Friday, October 27, 2023

A Republican Unity Ticket to Challenge Trump

Former President Donald Trump currently holds a commanding lead as the frontrunner for the Republican nomination in the 2024 Presidential Election. His lead has consistently grown despite facing several indictments. None of his opponents has managed to surpass the 20% mark in national polls or in early caucus/primary states since July. To disrupt this trend and challenge Trump more effectively, a major shift in strategy is required by his challengers.

One potential approach is for the competing candidates to cease vying for second place and instead form a team. This team would identify a president-vice president partnership from within their ranks and select cabinet members from the remaining candidates. The goal would be to work together as a cohesive unit focused on unseating Trump as the primary front-runner.

Thursday, July 7, 2022

Red Flag failure - laws mean nothing if not implemented

The 4th of July mass public shooting of parade goers in Illinois is yet one more tragedy sparking calls for new gun control laws.   As in the Buffalo shopping center mass public shooting, this event occurred in a state with some of the most stringent gun control laws in the country.  Only seven states are ranked A- or better, including Illinois and New York, by the Giffords Law Center to Prevent Gun Violence.  Both states also have Red Flag Laws in place that if properly resourced, prioritized, and enforced could have prevented both events. 

In a previous blog post, “Mourning with Uvalde – what can we do?” this blog recommended several actions for readers and law makers to make changes that could be realistically achieved and might make a difference.   Another blog post, “A victory for respectful bipartisan collaboration,” described some legislative success at the federal level.  One of the outcomes was to support states in creating and implementing Red Flag laws.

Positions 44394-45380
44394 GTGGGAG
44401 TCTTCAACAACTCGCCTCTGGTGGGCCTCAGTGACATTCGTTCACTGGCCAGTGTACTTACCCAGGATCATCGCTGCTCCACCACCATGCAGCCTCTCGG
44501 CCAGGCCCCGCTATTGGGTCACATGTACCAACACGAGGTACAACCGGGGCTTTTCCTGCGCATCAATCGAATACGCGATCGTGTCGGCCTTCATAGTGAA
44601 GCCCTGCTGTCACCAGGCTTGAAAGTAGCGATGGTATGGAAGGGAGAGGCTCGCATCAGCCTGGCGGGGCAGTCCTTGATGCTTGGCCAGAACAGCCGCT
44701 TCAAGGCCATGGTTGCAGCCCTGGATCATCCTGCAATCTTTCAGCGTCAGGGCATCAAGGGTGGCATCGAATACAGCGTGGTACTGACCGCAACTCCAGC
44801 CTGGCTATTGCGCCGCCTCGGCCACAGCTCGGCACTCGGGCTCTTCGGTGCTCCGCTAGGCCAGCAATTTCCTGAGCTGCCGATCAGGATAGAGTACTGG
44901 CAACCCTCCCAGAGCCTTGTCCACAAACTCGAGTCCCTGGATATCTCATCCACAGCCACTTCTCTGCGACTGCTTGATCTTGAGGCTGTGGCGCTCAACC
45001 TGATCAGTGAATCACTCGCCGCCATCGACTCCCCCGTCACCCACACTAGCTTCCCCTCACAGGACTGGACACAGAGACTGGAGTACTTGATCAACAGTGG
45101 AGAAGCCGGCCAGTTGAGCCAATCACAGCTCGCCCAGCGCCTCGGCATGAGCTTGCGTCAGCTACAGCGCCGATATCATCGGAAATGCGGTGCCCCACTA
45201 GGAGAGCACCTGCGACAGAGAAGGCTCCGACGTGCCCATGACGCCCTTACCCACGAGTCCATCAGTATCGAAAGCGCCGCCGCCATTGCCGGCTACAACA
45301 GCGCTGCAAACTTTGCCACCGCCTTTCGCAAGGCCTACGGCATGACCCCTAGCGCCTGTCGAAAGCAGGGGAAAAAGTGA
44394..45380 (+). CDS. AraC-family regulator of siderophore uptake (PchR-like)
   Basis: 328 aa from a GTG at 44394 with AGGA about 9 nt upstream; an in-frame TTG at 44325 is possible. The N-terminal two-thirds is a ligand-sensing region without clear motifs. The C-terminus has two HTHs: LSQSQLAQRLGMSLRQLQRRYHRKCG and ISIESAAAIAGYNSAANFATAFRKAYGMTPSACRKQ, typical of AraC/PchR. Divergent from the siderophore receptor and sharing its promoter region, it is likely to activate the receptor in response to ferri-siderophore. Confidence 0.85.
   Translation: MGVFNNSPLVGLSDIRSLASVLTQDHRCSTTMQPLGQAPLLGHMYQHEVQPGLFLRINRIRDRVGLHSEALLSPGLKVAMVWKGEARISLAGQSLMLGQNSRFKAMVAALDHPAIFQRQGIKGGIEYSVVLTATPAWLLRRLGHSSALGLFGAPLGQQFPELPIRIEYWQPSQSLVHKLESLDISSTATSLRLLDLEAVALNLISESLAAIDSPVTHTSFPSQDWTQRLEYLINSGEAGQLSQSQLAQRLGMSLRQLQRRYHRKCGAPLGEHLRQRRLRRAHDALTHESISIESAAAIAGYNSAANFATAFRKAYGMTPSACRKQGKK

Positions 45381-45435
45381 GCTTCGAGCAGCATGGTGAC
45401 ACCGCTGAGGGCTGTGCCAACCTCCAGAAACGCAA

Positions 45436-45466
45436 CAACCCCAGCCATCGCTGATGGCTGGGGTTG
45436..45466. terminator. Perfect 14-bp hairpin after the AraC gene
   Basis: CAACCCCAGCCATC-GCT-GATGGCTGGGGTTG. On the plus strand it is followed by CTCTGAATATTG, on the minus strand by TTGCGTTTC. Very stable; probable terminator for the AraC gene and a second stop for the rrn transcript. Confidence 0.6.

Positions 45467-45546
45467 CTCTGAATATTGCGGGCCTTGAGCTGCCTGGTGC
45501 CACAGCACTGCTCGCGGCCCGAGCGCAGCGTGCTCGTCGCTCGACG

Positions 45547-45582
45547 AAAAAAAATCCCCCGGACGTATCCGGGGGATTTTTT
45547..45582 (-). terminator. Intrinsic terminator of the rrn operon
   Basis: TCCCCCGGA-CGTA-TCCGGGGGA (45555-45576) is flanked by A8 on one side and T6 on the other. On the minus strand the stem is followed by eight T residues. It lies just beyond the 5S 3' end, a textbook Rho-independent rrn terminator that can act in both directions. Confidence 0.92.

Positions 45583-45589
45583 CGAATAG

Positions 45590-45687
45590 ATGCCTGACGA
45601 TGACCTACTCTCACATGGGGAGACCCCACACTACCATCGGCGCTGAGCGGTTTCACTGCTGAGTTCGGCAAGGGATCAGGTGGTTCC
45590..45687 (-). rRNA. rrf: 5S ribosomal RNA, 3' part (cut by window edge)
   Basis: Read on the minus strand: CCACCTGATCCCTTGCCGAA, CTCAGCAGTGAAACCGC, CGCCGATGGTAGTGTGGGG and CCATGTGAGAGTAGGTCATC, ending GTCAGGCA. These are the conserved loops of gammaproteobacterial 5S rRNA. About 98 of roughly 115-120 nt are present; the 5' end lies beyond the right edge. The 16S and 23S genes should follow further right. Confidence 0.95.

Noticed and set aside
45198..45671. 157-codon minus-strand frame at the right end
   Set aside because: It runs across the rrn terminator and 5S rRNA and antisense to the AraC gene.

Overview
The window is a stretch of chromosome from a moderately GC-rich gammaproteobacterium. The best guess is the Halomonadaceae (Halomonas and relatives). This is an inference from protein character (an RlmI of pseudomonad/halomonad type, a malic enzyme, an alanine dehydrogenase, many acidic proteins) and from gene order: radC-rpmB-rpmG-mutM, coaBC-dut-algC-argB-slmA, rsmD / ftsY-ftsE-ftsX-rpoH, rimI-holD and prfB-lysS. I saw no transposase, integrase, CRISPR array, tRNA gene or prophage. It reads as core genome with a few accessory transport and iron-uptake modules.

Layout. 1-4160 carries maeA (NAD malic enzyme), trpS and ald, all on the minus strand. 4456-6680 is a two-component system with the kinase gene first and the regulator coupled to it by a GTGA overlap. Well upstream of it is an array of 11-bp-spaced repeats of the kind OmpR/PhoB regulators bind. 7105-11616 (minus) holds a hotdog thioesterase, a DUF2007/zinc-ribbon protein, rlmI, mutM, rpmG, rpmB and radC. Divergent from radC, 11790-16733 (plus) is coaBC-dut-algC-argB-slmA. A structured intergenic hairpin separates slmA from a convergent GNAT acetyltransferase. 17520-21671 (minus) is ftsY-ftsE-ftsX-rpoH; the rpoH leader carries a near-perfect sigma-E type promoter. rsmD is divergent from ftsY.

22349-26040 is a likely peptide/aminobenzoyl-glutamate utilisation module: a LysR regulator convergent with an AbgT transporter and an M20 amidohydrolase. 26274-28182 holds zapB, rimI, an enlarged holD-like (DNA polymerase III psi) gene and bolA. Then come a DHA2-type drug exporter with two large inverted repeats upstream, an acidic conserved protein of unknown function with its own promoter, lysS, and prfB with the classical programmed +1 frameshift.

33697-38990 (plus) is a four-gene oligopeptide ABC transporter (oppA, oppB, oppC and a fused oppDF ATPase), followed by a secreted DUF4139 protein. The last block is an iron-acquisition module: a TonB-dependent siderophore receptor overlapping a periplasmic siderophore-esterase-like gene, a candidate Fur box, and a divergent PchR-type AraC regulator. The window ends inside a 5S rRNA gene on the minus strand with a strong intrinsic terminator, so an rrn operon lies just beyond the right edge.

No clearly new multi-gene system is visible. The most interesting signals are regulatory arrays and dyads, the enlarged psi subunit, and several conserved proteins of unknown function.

As I have written before, there are now 19 states with Emergency Risk Protection Order (ERPO) laws commonly called Red Flag laws. These laws are essential to successful intervention at the intersection of dangerousness and firearm access.   They typically create a process for the removal of guns from the possession of an individual who demonstrates they are dangerous to themselves or others.  Having a Red Flag law in place is essential as a first step in this effort. 

Monday, June 27, 2022

A victory for respectful bipartisan collaboration post Uvalde

The Bipartisan Safer Communities Act was signed into law on June 25, 2022.   It was a major achievement for the Congress to pull together the Bill in a bipartisan manner and approve legislation that may not make anyone at the extremes of the left and right divide happy.  But for the 60+% in the middle, it showed that people of good will, respecting the opinions of others, can get something done to impact a problem of concern to the public.